Curious Case of Karma Philosophy

Long ago, a wise man appeared in my hallucinated dream. His image was vague, but his voice was clear. He said “Beware of Karma. Your current life and its quality is the result of some of your earlier actions this life and the previous lives; your future will depend on the actions that you perform in this life”. This was my first introduction to the concept of Karma. While I had many questions about this definition, I subconsciously made peace with it. It made me God-fearing and helped to live a disciplined life. This also helped me to reason with many inconsistencies such as an unbalanced society – the differences between the rich and the poor, abled and the disabled. I had answers to many questions that a sane human wouldn’t have. My uncle once slipped while walking on the road and fell down. Seeing him disgruntled, I commented that he was being punished by Karma for some of his mistakes.

For the first time my interest in Karma was piqued by a story from Bhagavatam –

“A very long ago, there used to be a noble Brahmin. He was a good son, good husband and a good father. He lived a righteous life and performed his duties sincerely. He has the best life that his peers wish for. One fateful day while walking through a forest, he saw a prostitute romancing someone. As Karma would have it, he was smitten by her charms instantly, fell in love, and later married her by abandoning his own parents, wife and children. Out of dire need, he later became a thief, a liar, a drunkard, even a murderer. His whole life was ruined in complete contrast to his earlier life”

This story haunted me for the next few days. Was he predestined to be affected by a single event via his Karmic design? If my life too is already pre-written, where is the fun in living it?

As I brooded, the wise man appeared. I couldn’t see him clearly, but heard him say “the greatest gift to the human is free will. In the above story, the event was completely external with no relationship to the noble Brahmin. He could have ignored it, but he succumbed to his senses and chose the path of downfall. It was his freewill that was the culprit” and he added “by the way, your uncle fell down not because of his Karma, but because he didn’t use his mind while walking on the road”. This made sense and for the first time, Karma was contradicted by free will.

After reading my weekly astrology report on a website, I chanced upon a news – due to a doctor’s negligence a mother lost her life after giving birth to a child. The image of the bereaved husband holding his new born child struck to my mind. The dreams of a happy long life came to an end due to an unexpected accident. The child, oblivious of her loss, cried on perhaps out of hunger. She was going to miss many important things in her life – her mother’s hug, her lullabies, a greatest strength and most importantly, a lifetime opportunity of receiving unconditional love. What kind of morbid consolation can I get by linking this child’s deprivation with her Karma? I looked around for the wise man and found him in a corner. I gather from his hazy silhouette that he shrugged as if to suggest the world is a sad place anyway.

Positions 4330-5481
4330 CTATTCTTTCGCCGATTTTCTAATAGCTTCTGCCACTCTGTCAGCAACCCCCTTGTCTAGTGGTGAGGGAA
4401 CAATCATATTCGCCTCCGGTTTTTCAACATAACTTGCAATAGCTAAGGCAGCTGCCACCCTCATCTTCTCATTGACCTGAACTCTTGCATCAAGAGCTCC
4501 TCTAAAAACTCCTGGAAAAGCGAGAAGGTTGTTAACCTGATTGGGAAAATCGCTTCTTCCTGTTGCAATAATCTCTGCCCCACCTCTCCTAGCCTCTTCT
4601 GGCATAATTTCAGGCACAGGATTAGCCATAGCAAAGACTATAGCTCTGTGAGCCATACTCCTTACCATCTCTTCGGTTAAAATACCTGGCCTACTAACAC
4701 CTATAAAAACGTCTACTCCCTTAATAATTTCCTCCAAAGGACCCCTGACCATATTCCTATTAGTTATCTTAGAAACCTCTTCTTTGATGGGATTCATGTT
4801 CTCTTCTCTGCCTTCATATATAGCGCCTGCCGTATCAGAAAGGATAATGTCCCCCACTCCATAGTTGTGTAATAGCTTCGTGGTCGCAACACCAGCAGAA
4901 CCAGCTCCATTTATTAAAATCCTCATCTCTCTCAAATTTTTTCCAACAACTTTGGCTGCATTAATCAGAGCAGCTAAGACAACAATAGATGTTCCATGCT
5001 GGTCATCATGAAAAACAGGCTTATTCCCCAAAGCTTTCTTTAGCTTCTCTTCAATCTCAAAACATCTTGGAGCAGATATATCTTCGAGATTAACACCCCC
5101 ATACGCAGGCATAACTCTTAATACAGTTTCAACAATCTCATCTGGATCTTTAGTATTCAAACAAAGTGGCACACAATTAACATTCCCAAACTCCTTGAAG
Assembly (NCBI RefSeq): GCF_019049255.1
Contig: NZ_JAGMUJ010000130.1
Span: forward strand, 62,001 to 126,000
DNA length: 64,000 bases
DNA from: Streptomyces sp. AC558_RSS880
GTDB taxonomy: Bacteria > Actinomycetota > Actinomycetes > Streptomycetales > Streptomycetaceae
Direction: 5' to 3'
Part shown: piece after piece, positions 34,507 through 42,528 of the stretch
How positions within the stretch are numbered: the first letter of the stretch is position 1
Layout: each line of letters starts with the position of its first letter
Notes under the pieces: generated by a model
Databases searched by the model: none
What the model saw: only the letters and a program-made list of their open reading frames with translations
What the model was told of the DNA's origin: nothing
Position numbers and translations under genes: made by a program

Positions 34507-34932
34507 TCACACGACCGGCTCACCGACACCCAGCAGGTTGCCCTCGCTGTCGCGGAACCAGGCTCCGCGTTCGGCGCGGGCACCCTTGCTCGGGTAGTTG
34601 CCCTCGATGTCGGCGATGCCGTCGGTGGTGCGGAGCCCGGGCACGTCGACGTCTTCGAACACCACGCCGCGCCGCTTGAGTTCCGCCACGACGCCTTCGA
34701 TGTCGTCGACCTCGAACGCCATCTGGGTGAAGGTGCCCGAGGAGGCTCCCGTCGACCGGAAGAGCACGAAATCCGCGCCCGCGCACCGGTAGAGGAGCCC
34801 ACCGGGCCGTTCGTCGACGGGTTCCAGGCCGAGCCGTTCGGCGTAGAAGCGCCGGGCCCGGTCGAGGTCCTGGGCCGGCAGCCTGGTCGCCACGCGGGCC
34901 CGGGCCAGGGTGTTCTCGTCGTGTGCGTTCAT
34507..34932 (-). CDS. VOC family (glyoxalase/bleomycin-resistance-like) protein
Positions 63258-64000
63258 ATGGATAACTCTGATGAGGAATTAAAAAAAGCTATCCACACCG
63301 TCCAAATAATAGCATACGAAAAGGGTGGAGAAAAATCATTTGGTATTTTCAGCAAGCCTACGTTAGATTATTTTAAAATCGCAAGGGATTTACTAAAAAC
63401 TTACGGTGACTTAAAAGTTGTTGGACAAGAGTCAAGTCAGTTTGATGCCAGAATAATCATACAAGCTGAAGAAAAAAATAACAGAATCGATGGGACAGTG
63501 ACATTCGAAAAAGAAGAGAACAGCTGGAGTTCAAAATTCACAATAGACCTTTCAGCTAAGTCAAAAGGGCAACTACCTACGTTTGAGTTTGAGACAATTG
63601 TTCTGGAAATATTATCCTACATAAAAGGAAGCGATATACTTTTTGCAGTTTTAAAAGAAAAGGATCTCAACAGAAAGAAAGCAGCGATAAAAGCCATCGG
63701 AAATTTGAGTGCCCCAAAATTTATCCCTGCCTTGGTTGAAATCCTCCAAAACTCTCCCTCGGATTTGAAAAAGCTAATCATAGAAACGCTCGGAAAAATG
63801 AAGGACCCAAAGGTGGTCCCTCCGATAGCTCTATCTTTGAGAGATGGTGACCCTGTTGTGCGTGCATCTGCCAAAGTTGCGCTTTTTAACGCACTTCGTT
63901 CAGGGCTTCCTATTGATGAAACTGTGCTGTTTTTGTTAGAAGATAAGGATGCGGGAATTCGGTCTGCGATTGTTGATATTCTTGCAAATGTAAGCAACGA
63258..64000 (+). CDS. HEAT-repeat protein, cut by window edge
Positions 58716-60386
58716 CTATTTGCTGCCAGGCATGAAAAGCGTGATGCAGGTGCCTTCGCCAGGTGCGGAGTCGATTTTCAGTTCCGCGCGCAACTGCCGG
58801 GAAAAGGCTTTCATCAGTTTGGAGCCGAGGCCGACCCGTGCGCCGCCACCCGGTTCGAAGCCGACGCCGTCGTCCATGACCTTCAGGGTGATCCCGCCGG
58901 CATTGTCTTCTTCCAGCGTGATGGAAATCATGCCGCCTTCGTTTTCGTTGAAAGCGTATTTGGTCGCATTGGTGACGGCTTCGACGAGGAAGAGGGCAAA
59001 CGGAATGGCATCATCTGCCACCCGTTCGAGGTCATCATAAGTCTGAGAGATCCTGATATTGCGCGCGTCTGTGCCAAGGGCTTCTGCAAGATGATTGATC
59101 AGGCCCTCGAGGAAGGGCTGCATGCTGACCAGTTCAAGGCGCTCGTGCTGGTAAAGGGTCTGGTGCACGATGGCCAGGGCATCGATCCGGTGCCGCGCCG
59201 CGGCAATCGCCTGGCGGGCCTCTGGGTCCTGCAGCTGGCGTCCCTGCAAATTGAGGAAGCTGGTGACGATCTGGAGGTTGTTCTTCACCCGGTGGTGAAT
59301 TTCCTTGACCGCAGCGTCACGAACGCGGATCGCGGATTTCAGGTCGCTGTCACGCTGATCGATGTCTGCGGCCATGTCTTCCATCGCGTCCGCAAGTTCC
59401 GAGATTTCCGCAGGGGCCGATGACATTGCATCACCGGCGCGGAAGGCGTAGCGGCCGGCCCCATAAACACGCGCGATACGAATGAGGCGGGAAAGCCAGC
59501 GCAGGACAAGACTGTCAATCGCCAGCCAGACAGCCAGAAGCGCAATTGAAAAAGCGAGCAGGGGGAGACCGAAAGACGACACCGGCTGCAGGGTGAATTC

The concept of Karma went for a toss with the events of massive consequences such as natural calamities, tsunamis and the wars. For example, the World War II was a distinguished event in the recent history that caused grave repercussions, upheaval of geographic and economic conditions followed by massive exodus. Millions lost their lives. I expected the wise man to ask me to exclude such events from the scheme of Karma, but he said “Don’t look for reasons to all problems in this world. This universe is random at best, and many experts failed to understand it. Not every action that you perform will have a physical consequence. Some actions will have inherent mental reactions caused by positive or negative psyche of the event. For example, a murderer needn’t necessarily be punished by the police. The negative energy created in his mind will lead to subtle negative Karma leading towards his downfall. Do not try to understand it if it is too complex. To make it simple, let me give tell you the greatest mantra and the biggest secret that will solve all your problems – ‘Work sincerely and don’t expect results’. By denouncing selfish expectations, you will be impervious to all Karmic attachments, and you can still perform Karma (action) as it is your birth right”

As the wise man said this, his muzzy image started to become clear and he looked exactly like my conscience.


Author: Goutham Palagiri

One among several actors on life stage; Best hypocrite the world has ever produced!!!

5 thoughts on “Curious Case of Karma Philosophy”

  1. Great Goutham.. Nicely plotted and the conclusion is excellent . I enjoy reading your articles.. Life is beautiful as it is 💃💃.

    Liked by 1 person

  2. – ‘Work sincerely and don’t expect results’. By denouncing selfish expectations.. I still don’t understand how this mantra satisfies all aspects of life .. it may fit for fortunate people who has normal life in this world .. but not many unfortunate people .. who struggle in every aspect of their life.

    Liked by 1 person

    1. In my humble opinion, there is nothing like fortunate or unfortunate life. It is only the expectations that makes that differentiation and cause immense grief. By denouncing expectations and focusing on work alone, one can come out of karmic attachments (this is from Bhagavad Gita). It needs great practice though.

      On an other note, please read the following on how our minds are conditioned to live in false beliefs –


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